Late Summer US Inflation Spike Ends, Deflation Expectations Nosedive

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The late-summer spike in US CPI inflation ended in October. Deflation expectations fell sharply after the November election, and inflation expectations remain low

The late-summer spike in US CPI inflation ended in October. Deflation expectations fell sharply after the November election, and inflation expectations remain low

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  • 1. Data for the Classroom from Ed Dolan’s Econ Blog http://dolanecon.blogspot.com/ Late-Summer Inflation Spike Ends; DeflationExpectations Nosedive on Election Results Posted Nov. 11, 2012 Terms of Use: These slides are made available under Creative Commons License Attribution— Share Alike 3.0 . You are free to use these slides as a resource for your economics classes together with whatever textbook you are using. If you like the slides, you may also want to take a look at my textbook, Introduction to Economics, from BVT Publishers.
  • 2. Late-Summer Inflation Spike Seems to Have Run its Course The all-items U.S. consumer price index rose at an annual rate of just 1.81 percent in October, down from a spike to 7.48 percent in August and 7.06 percent in September. Most of the slowdown came from a drop in energy prices, which had soared in the previous two months. New and used car prices also fell. Increases in the prices of food and apparel partly offset the decreases in energy and vehicles. Posted Nov. 17, 2012 on Ed Dolan’s Econ Blog http://dolanecon.blogspot.com
  • 3. Core Inflation Remains Moderate Food and energy prices are volatile and usually account for much of the month-to-month change in the CPI Their effect can be removed by taking food and energy out of the CPI. The result is called the core inflation rate. Core inflation for October was 2.18 percent, about the average for the year Posted Nov. 17, 2012 on Ed Dolan’s Econ Blog http://dolanecon.blogspot.com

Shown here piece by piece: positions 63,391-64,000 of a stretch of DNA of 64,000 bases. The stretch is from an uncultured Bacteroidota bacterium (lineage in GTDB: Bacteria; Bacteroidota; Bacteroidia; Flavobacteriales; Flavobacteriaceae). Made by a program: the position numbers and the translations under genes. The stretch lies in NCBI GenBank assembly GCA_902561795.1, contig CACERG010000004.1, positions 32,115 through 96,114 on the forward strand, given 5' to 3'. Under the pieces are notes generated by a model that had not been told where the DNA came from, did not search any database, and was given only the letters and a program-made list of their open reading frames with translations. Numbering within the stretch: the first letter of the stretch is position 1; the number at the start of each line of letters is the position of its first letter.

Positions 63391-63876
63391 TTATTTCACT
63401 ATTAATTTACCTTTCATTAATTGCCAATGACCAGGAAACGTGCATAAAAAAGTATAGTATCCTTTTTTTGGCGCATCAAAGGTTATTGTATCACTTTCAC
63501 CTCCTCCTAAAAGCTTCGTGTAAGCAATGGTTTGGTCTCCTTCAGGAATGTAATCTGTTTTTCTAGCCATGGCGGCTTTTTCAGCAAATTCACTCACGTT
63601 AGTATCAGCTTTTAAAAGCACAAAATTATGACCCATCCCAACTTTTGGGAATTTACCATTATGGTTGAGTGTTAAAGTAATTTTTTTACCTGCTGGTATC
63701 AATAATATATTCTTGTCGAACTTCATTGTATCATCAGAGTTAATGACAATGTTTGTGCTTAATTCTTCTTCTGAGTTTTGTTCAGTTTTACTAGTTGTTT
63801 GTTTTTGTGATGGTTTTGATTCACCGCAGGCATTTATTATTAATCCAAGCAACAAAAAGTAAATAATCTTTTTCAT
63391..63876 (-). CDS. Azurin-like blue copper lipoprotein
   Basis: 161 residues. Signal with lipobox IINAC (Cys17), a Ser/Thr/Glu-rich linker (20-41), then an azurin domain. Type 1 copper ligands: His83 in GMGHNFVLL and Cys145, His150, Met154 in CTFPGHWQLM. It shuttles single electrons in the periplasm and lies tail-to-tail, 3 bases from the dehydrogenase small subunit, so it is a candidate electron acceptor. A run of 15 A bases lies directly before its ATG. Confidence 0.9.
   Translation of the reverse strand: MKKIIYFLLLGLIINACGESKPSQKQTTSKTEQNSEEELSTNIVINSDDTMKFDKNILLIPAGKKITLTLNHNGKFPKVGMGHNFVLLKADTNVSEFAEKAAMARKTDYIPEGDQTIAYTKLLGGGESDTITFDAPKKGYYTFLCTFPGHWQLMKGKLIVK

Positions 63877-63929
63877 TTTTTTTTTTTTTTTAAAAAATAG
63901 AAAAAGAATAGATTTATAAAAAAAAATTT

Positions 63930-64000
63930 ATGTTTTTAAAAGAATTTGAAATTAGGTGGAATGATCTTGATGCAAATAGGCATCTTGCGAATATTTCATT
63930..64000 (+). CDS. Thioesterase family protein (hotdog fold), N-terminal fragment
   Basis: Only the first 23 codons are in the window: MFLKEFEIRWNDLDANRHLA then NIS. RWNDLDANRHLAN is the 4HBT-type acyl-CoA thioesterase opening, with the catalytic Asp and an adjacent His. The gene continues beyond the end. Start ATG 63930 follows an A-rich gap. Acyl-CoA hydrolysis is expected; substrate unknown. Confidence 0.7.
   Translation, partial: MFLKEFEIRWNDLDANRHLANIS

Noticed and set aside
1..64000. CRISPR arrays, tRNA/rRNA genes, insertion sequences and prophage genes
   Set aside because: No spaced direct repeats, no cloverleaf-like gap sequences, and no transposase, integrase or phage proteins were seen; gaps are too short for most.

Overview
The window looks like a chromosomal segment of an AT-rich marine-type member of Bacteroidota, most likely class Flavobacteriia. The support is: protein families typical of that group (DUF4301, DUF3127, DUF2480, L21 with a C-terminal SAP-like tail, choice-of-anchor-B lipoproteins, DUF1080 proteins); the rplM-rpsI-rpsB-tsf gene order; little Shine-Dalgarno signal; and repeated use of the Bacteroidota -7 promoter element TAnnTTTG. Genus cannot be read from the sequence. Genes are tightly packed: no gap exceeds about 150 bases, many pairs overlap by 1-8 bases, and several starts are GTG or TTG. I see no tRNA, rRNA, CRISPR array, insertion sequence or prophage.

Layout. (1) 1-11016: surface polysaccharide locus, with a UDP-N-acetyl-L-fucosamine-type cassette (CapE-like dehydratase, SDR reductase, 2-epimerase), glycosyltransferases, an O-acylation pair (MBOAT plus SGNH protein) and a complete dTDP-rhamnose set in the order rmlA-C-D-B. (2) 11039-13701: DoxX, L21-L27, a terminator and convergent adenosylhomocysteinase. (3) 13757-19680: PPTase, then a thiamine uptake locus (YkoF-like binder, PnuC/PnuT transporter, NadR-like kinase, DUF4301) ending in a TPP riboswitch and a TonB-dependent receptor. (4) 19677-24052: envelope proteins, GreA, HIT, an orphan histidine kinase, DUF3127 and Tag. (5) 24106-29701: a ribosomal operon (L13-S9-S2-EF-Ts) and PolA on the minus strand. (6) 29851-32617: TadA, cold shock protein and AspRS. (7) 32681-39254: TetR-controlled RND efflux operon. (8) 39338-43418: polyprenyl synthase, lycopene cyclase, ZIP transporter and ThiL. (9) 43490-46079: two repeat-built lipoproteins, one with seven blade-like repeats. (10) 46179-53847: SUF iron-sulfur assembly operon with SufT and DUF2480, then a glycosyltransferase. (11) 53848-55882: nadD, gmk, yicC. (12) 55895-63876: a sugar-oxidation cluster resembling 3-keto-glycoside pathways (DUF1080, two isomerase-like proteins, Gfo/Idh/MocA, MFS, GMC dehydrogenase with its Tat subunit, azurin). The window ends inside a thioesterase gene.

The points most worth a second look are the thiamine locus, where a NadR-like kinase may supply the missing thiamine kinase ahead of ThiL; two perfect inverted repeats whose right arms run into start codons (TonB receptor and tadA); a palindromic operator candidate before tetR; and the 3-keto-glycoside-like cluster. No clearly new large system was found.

• 4. Trimmed Mean Inflation Also Remains Low Another way to remove volatility is the 16% trimmed mean CPI published by the Federal Reserve Bank of Cleveland. It removes the 8% of prices that increase most and the 8% that increase least in each month (or decrease most), whatever they are The 16 percent trimmed mean CPI slowed to an annual rate of 1.69 percent in October Posted Nov. 17, 2012 on Ed Dolan’s Econ Blog http://dolanecon.blogspot.com
  • 5. Which Measure is Best? The CPI for all items gives the most accurate measure of current changes in the cost of living Economists at the Fed look closely at the core and trimmed mean CPIs to judge the effect of monetary policy on underlying inflationary trends The Fed considers inflation of about 2 percent to be consistent with prudent monetary policy. All three measures were close to that value in October. Posted Nov. 17, 2012 on Ed Dolan’s Econ Blog http://dolanecon.blogspot.com
  • 6. The Longer Term Trend To see longer term trends in inflation, it is useful to look at year- on-year changes, which compare each month’s price level with that of the same month in the year before All y-o-y measures of inflation rates slowed during the global recession, then rose again for most of 2011. The three y-o-y series shown here are all now close to Fed’s 2 percent target Posted Nov. 17, 2012 on Ed Dolan’s Econ Blog http://dolanecon.blogspot.com
  • 7. Deflation Probabilities The Atlanta Fed uses Treasury Inflation Protected Securities (TIPS) prices to calculate the probability of deflation over a given 5-year period This chart shows that the risk of deflation dropped sharply after the election Posted Nov. 17, 2012 on Ed Dolan’s Econ Blog http://dolanecon.blogspot.com
  • 8. Expected Inflation The Cleveland Fed uses the same TIPS prices to estimate expected inflation over 5- and 10-year time horizons Inflation expectations have been trending downward for several years The most recent months show a moderate increase, perhaps reflecting an expectation that the Fed’s latest program of quantitative easing will have its intended effect of raising inflation close to the 2- percent target Posted Nov. 17, 2012 on Ed Dolan’s Econ Blog http://dolanecon.blogspot.com